Whether you are currently a financial professional with a book of clients or a newbie looking to build your book, have you ever considered focusing your efforts on a particular type of client?

If you have, you may wonder where to start. After all, you'll be dealing with these individuals for the rest of your career, so you had better make the right choices from the outset.

One place to begin is within your client base. We'll show you how to hone in on the type of clients you want.

Sifting for Gold
First, start by printing out a list of your clients. You might want to grab a few highlighters of various colors. We'll use green, yellow and pink. Now, slowly go down the list and stop at each name. Imagine what it's like to work with each person.

Let's say the first one is Ms. Jones. She's pleasant, open to new ideas and committed to following the plan you put together. When the markets take a tumble, she realizes that volatility is just part of long-term investing. She has referred a few co-workers to you and continually puts away money each month. If all of your clients were like her, life would be peachy. She's a gold nugget. Highlight this one: green.

Next on your list is Mr. Smith. When he calls, you reach for the antacids. He complains about your fees, how the neighbor makes more on his investments than he does and how the guy on the radio said your recommendations stink. Do you want more like him? Heck no! Highlight this one: pink. (For related reading, see Deal Effectively With Difficult Clients.)

A number of other clients will likely fall somewhere between the Ms. Joneses and the Mr. Smiths. Highlight these clients: yellow.

Common Traits
Now, let's revisit the clients in the green group. Look for commonalities between these clients, for instance:

  • Gender
  • Employment status
  • X-generation
  • Baby boomer
  • Business owner

The possibilities are endless, and this is just the beginning. Next, you need to fine-tune your results.

Suppose that women, ages 35 to 55, make up most of your "green" group. What do they have in common? Some commonalities might be their marital status, occupation, net worth, number of dependents (if any), etc. For example, let's say the majority of your gold nugget clients are single business owners. Now you have something to sink your teeth into: Women, ages 35 to 55, single, business owners.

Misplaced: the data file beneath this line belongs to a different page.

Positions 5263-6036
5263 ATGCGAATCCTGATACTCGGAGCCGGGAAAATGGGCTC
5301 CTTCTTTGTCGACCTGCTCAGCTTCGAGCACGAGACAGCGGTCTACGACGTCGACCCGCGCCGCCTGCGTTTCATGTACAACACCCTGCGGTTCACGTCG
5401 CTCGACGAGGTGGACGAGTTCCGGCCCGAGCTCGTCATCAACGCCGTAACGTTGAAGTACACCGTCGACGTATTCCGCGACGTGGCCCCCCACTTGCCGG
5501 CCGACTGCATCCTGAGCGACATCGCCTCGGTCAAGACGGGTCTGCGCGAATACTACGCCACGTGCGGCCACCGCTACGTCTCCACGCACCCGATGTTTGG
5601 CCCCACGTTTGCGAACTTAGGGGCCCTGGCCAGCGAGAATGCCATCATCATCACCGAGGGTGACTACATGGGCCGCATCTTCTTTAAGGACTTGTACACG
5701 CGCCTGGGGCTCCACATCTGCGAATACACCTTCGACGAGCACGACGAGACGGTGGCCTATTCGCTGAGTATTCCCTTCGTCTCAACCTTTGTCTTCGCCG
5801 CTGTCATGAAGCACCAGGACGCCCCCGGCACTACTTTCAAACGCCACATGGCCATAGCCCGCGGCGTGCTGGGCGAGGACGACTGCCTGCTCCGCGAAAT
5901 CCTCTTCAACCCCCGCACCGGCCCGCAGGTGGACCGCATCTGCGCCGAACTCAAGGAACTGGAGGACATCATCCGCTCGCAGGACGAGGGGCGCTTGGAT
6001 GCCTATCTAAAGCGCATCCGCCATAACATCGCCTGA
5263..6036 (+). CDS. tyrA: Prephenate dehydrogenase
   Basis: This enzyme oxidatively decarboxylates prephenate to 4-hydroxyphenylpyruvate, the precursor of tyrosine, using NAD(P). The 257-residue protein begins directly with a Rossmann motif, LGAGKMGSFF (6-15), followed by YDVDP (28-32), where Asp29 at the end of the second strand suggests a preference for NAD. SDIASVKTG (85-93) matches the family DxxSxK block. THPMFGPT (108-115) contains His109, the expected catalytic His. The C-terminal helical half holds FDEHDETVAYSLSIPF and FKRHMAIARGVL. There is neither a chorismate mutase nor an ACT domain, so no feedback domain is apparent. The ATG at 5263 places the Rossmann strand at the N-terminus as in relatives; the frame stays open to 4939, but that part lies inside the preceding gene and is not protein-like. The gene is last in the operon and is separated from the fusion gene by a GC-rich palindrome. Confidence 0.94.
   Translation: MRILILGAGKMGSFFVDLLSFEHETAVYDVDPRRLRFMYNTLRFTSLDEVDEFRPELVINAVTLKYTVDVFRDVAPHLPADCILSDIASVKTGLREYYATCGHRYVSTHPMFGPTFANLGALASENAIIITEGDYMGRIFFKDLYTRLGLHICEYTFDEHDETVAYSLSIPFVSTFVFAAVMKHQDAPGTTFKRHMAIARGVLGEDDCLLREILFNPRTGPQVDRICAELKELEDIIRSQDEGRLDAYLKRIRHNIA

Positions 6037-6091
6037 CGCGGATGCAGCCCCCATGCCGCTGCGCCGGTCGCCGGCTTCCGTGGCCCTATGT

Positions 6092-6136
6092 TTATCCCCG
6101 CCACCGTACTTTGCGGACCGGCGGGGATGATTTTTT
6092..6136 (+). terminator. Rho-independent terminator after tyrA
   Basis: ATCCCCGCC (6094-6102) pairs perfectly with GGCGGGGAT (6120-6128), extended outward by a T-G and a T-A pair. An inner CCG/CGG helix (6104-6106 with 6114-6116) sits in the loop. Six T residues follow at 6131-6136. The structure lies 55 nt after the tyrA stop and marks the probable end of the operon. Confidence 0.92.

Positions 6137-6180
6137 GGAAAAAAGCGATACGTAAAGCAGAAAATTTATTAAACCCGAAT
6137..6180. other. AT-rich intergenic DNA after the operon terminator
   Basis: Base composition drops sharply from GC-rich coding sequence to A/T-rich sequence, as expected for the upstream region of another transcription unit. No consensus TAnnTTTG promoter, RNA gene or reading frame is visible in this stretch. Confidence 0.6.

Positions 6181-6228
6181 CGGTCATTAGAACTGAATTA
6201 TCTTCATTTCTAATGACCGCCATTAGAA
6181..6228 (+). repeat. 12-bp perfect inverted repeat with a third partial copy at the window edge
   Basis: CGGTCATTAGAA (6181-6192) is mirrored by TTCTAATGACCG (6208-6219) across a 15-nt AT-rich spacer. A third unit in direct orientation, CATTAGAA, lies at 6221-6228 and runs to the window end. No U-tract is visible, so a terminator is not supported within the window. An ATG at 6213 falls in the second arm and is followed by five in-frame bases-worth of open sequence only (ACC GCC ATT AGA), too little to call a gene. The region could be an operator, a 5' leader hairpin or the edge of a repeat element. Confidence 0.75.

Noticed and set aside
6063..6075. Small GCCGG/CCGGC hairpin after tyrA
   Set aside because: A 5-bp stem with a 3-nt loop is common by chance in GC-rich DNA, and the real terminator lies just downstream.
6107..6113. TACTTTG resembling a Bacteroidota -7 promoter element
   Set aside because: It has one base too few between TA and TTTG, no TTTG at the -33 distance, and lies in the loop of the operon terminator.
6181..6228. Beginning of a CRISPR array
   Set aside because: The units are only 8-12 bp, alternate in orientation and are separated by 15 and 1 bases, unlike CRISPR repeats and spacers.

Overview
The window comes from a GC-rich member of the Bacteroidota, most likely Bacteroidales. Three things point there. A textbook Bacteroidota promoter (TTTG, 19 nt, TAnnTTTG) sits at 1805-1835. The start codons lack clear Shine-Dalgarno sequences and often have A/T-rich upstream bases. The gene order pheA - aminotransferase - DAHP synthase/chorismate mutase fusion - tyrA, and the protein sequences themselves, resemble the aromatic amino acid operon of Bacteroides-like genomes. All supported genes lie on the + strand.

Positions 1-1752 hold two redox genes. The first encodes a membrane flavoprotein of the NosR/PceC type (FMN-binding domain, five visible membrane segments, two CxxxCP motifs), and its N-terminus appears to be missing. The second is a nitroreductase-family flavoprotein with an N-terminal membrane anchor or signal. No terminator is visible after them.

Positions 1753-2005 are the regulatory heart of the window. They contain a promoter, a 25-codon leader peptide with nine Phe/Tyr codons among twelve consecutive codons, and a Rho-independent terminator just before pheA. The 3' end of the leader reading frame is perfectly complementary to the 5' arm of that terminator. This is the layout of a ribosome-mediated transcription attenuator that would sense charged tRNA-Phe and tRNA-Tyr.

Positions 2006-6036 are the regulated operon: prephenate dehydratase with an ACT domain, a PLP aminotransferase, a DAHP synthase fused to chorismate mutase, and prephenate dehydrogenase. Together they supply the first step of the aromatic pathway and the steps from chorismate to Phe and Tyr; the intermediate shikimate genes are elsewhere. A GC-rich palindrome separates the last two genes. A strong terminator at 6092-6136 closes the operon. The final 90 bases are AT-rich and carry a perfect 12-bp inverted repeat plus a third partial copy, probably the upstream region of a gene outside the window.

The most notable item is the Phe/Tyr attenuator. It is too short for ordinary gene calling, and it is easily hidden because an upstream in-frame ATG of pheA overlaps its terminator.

After you've done this exercise with your "green" group, do the same with the "yellow" group. You might uncover a few more great clients who just need some of your time to become "green" clients. (For more insight, read Targeting Ideal Customers.)

Considering Client Concerns
Your next step will be to consider what financial concerns these clients share.

A few of them could be:

  • Healthcare
  • Disability
  • Income volatility
  • Retirement

To address these concerns you might offer products such as:

Clone Your Best Clients
Now that you know whom you enjoy working with, their common problems and how you meet their needs, you'll want more people just like them.

One proactive approach is to find out what organizations they belong to, such as:

  • Professional organizations
  • Social clubs
  • Charitable foundations

A good strategy is to become involved with these organizations. There are a number of ways to do this:

  • Write articles for their newsletters. Most organizations have a monthly newsletter and their editors are almost always looking for interesting pieces that relate to their members. Be sure to include your contact number in the article, and if possible, a photo is often beneficial as well.
  • Offer to speak. Program chairmen often need speakers. Let them know that you're available, even as a substitute in case the scheduled person doesn't show up.

Either way, networking will definitely take work. However, over time you'll get close to people who are your ideal clients. In some cases, you may be the only financial advisor they know, but even if they never decide to work with you, at least you've contributed to a worthwhile cause. (For more on developing clientele, see Alternatives To The Cold Call.)

What if I have no clients?
Suppose you're new to the business and have no clients. No problem. You can determine your niche by using the same strategy. For example, what's your No.1 hobby?

Let's say you live and breathe golf and you know the golf pros at every course for miles around. These guys can pair you up for a round of golf with qualified prospects. What generally happens when you're riding around in a golf cart for three to four hours? Sooner or later the other person will ask: "What do you for a living?"

Imagine how great it will feel to have clients who are as passionate about the game as you are.

It won't happen overnight, but after people see you around the club, they'll feel like they know you and will be more likely to choose you when they need the help of a financial professional.

Follow these steps and you'll be on your way to developing a productive and satisfying niche market that'll be packed with great clients. (For further reading, check out Keeping Clients Through Good And Bad.)

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